- Segui, B.; Andrieu-Abadie, N.; Jaffrezou, J.P.; Benoist, H.; Levade, T. Sphingolipids as modulators of cancer cell death: potential therapeutic targets. Biochim. Biophys. Acta 2006, 1758, 2104–2120. [Google Scholar]
- Lafont, E.; Dupont, R.; Andrieu-Abadie, N.; Okazaki, T.; Schulze-Osthoff, K.; Levade, T.; Benoist, H.; Segui, B. Ordering of ceramide formation and caspase-9 activation in CD95L-induced Jurkat leukemia T cell apoptosis. Biochim. Biophys Acta 2012, 1821, 684–693. [Google Scholar]
- Lafont, E.; Milhas, D.; Carpentier, S.; Garcia, V.; Jin, Z.X.; Umehara, H.; Okazaki, T.; Schulze-Osthoff, K.; Levade, T.; Benoist, H.; Segui, B. Caspase-mediated inhibition of sphingomyelin synthesis is involved in FasL-triggered cell death. Cell Death Differ 2010, 17, 642–654. [Google Scholar]
- Miyaji, M.; Jin, Z.X.; Yamaoka, S.; Amakawa, R.; Fukuhara, S.; Sato, S.B.; Kobayashi, T.; Domae, N.; Mimori, T.; Bloom, E.T.; Okazaki, T.; Umehara, H. Role of membrane sphingomyelin and ceramide in platform formation for Fas-mediated apoptosis. J. Exp. Med 2005, 202, 249–259. [Google Scholar]
- Lafont, E.; Kitatani, K.; Okazaki, T.; Segui, B. Regulation of death and growth signals at the plasma membrane by sphingomyelin synthesis: Implications for hematological malignancies. Recent Pat. Anticancer Drug Discov 2011, 6, 324–333. [Google Scholar]
- Shimizu, M.; Fontana, A.; Takeda, Y.; Yagita, H.; Yoshimoto, T.; Matsuzawa, A. Induction of antitumor immunity with Fas/APO-1 ligand (CD95L)-transfected neuroblastoma neuro-2a cells. J. Immunol 1999, 162, 7350–7357. [Google Scholar]
- Juo, P.; Kuo, C.J.; Yuan, J.; Blenis, J. Essential requirement for caspase-8/FLICE in the initiation of the Fas-induced apoptotic cascade. Curr. Biol 1998, 8, 1001–1008. [Google Scholar]
- Ting, A.T.; Pimentel-Muinos, F.X.; Seed, B. RIP mediates tumor necrosis factor receptor 1 activation of NF-κB but not Fas/APO-1-initiated apoptosis. EMBO J 1996, 15, 6189–6196. [Google Scholar]
- Boise, L.H.; Thompson, C.B. Bcl-x(L) can inhibit apoptosis in cells that have undergone Fas-induced protease activation. Proc. Natl. Acad. Sci. USA 1997, 94, 3759–3764. [Google Scholar]
- Segui, B.; Allen-Baume, V.; Cockcroft, S. Phosphatidylinositol transfer protein beta displays minimal sphingomyelin transfer activity and is not required for biosynthesis and trafficking of sphingomyelin. Biochem. J 2002, 366, 23–34. [Google Scholar]
- Van Veldhoven, P.P.; Matthews, T.J.; Bolognesi, D.P.; Bell, R.M. Changes in bioactive lipids, alkylacylglycerol and ceramide, occur in HIV-infected cells. Biochem. Biophys. Res. Commun 1992, 187, 209–216. [Google Scholar]
- Cuvillier, O.; Edsall, L.; Spiegel, S. Involvement of sphingosine in mitochondria-dependent Fas-induced apoptosis of type II Jurkat T cells. J. Biol. Chem 2000, 275, 15691–15700. [Google Scholar]
- Segui, B.; Andrieu-Abadie, N.; Adam-Klages, S.; Meilhac, O.; Kreder, D.; Garcia, V.; Bruno, A.P.; Jaffrezou, J.P.; Salvayre, R.; Kronke, M.; Levade, T. CD40 signals apoptosis through FAN-regulated activation of the sphingomyelin-ceramide pathway. J. Biol. Chem 1999, 274, 37251–37258. [Google Scholar]
- Lafont, E.; Milhas, D.; Teissie, J.; Therville, N.; Andrieu-Abadie, N.; Levade, T.; Benoist, H.; Segui, B. Caspase-10-dependent cell death in Fas/CD95 signalling is not abrogated by caspase inhibitor zVAD-fmk. PLoS One 2010, 5. [Google Scholar] [CrossRef]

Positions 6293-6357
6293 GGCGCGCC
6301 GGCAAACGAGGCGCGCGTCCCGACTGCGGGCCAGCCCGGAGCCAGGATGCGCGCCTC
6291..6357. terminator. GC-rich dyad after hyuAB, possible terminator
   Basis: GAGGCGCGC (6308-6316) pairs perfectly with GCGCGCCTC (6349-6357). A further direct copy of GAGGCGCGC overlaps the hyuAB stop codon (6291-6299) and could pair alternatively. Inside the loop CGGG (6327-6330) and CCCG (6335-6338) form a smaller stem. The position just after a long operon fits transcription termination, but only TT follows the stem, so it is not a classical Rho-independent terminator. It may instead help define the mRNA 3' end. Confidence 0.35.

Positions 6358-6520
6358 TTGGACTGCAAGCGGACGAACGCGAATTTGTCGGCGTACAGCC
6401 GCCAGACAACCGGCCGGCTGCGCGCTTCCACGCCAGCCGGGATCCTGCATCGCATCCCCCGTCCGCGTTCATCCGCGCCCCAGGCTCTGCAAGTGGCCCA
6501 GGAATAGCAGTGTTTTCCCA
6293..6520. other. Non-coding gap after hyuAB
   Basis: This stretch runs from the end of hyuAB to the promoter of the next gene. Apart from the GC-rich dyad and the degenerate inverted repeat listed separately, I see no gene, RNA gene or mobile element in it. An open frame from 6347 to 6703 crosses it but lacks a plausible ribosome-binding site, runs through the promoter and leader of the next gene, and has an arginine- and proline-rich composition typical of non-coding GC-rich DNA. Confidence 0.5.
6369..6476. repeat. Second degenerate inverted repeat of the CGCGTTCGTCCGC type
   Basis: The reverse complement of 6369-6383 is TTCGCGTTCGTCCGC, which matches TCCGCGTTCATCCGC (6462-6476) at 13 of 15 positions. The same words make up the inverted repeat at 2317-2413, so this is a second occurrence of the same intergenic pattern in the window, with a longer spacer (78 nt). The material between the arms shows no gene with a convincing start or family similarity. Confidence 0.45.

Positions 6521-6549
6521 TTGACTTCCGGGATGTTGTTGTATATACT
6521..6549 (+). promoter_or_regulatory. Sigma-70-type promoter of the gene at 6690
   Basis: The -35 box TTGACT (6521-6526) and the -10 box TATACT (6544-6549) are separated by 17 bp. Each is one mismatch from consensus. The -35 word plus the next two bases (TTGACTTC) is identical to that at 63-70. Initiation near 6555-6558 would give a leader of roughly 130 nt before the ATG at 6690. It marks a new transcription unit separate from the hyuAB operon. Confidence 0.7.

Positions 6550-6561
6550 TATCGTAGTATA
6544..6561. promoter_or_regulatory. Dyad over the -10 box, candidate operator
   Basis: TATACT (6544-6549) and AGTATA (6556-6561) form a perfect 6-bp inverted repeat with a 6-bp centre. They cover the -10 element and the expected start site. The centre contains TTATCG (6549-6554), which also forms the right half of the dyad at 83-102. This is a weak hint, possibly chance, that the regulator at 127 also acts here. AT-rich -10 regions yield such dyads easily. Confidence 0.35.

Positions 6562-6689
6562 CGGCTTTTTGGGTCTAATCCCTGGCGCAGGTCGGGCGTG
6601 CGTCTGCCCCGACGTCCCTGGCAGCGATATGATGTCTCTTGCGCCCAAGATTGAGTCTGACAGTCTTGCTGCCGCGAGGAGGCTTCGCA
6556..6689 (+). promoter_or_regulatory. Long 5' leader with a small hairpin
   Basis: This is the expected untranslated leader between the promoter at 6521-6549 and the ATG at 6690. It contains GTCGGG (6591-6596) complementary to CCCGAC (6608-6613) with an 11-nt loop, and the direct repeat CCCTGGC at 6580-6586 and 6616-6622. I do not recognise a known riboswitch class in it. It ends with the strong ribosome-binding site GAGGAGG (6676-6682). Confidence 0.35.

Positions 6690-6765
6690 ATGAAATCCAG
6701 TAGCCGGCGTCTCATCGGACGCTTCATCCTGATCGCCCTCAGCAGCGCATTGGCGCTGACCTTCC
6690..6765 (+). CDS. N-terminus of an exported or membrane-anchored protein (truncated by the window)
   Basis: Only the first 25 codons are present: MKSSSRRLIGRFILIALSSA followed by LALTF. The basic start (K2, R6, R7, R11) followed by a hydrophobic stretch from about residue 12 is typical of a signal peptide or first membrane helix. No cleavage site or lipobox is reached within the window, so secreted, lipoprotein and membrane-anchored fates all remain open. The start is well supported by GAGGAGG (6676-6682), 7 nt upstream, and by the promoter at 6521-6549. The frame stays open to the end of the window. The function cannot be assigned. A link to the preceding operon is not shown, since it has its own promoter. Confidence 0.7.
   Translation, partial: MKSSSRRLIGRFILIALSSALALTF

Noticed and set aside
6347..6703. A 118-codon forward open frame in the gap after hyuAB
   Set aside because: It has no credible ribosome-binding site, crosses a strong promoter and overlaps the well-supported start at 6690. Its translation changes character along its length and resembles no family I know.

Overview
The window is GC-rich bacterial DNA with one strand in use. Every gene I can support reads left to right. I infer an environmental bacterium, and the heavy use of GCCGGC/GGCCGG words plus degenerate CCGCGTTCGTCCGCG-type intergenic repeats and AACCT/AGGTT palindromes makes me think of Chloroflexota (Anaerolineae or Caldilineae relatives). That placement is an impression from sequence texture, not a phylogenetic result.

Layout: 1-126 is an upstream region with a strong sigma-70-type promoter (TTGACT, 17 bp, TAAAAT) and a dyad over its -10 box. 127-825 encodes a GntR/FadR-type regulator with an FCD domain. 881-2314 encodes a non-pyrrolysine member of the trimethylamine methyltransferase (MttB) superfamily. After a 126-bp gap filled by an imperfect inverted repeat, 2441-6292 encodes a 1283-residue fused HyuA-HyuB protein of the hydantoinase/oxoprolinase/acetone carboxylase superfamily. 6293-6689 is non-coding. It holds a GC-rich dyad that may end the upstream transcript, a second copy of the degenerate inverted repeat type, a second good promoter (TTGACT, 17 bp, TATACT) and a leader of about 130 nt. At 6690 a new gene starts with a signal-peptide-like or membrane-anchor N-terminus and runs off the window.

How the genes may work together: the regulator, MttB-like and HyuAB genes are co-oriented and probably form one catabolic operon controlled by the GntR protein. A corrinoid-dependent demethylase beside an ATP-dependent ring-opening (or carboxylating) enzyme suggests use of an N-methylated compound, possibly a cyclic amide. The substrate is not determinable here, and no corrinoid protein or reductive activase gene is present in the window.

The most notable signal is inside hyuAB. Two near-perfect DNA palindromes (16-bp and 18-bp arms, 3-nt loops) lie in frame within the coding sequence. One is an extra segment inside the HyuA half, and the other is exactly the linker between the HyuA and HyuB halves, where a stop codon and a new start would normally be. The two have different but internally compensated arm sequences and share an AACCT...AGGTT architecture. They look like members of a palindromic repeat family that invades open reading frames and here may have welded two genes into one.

- Matsumura, H.; Shimizu, Y.; Ohsawa, Y.; Kawahara, A.; Uchiyama, Y.; Nagata, S. Necrotic death pathway in Fas receptor signaling. J. Cell Biol 2000, 151, 1247–1256. [Google Scholar]
- Hetz, C.A.; Hunn, M.; Rojas, P.; Torres, V.; Leyton, L.; Quest, A.F. Caspase-dependent initiation of apoptosis and necrosis by the Fas receptor in lymphoid cells: Onset of necrosis is associated with delayed ceramide increase. J. Cell Sci 2002, 115, 4671–4683. [Google Scholar]
- Juo, P.; Woo, M.S.; Kuo, C.J.; Signorelli, P.; Biemann, H.P.; Hannun, Y.A.; Blenis, J. FADD is required for multiple signaling events downstream of the receptor Fas. Cell Growth Differ 1999, 10, 797–804. [Google Scholar]
- Kiss, Z.; Tomono, M. Compound D609 inhibits phorbol ester-stimulated phospholipase D activity and phospholipase C-mediated phosphatidylethanolamine hydrolysis. Biochim. Biophys. Acta 1995, 1259, 105–108. [Google Scholar]
- Perry, R.J.; Ridgway, N.D. The role of de novo ceramide synthesis in the mechanism of action of the tricyclic xanthate D609. J. Lipid Res 2004, 45, 164–173. [Google Scholar]
- Ségui, B.; Bezombes, C.; Uro-Coste, E.; Medin, J.A.; Andrieu-Abadie, N.; Auge, N.; Brouchet, A.; Laurent, G.; Salvayre, R.; Jaffrezou, J.P.; Levade, T. Stress-induced apoptosis is not mediated by endolysosomal ceramide. FASEB J 2000, 14, 36–47. [Google Scholar]
- Birbes, H.; El Bawab, S.; Hannun, Y.A.; Obeid, L.M. Selective hydrolysis of a mitochondrial pool of sphingomyelin induces apoptosis. FASEB J 2001, 15, 2669–2679. [Google Scholar]
- Senchenkov, A.; Litvak, D.A.; Cabot, M.C. Targeting ceramide metabolism—A strategy for overcoming drug resistance. J. Natl. Cancer Inst 2001, 93, 347–357. [Google Scholar]
- Tepper, A.D.; Diks, S.H.; van Blitterswijk, W.J.; Borst, J. Glucosylceramide synthase does not attenuate the ceramide pool accumulating during apoptosis induced by CD95 or anti-cancer regimens. J. Biol. Chem 2000, 275, 34810–34817. [Google Scholar]
- Bidere, N.; Su, H.C.; Lenardo, M.J. Genetic disorders of programmed cell death in the immune system. Annu. Rev. Immunol 2006, 24, 321–352. [Google Scholar]
- Bai, A.; Meier, G.P.; Wang, Y.; Luberto, C.; Hannun, Y.A.; Zhou, D. Prodrug modification increases potassium tricyclo[126.96.36.199(2,6)]-decan-8-yl dithiocarbonate (D609) chemical stability and cytotoxicity against U937 leukemia cells. J. Pharmacol. Exp. Ther 2004, 309, 1051– 1059. [Google Scholar]
© 2012 by the authors; licensee Molecular Diversity Preservation International, Basel, Switzerland. This article is an open-access article distributed under the terms and conditions of the Creative Commons Attribution license (http://creativecommons.org/licenses/by/3.0/).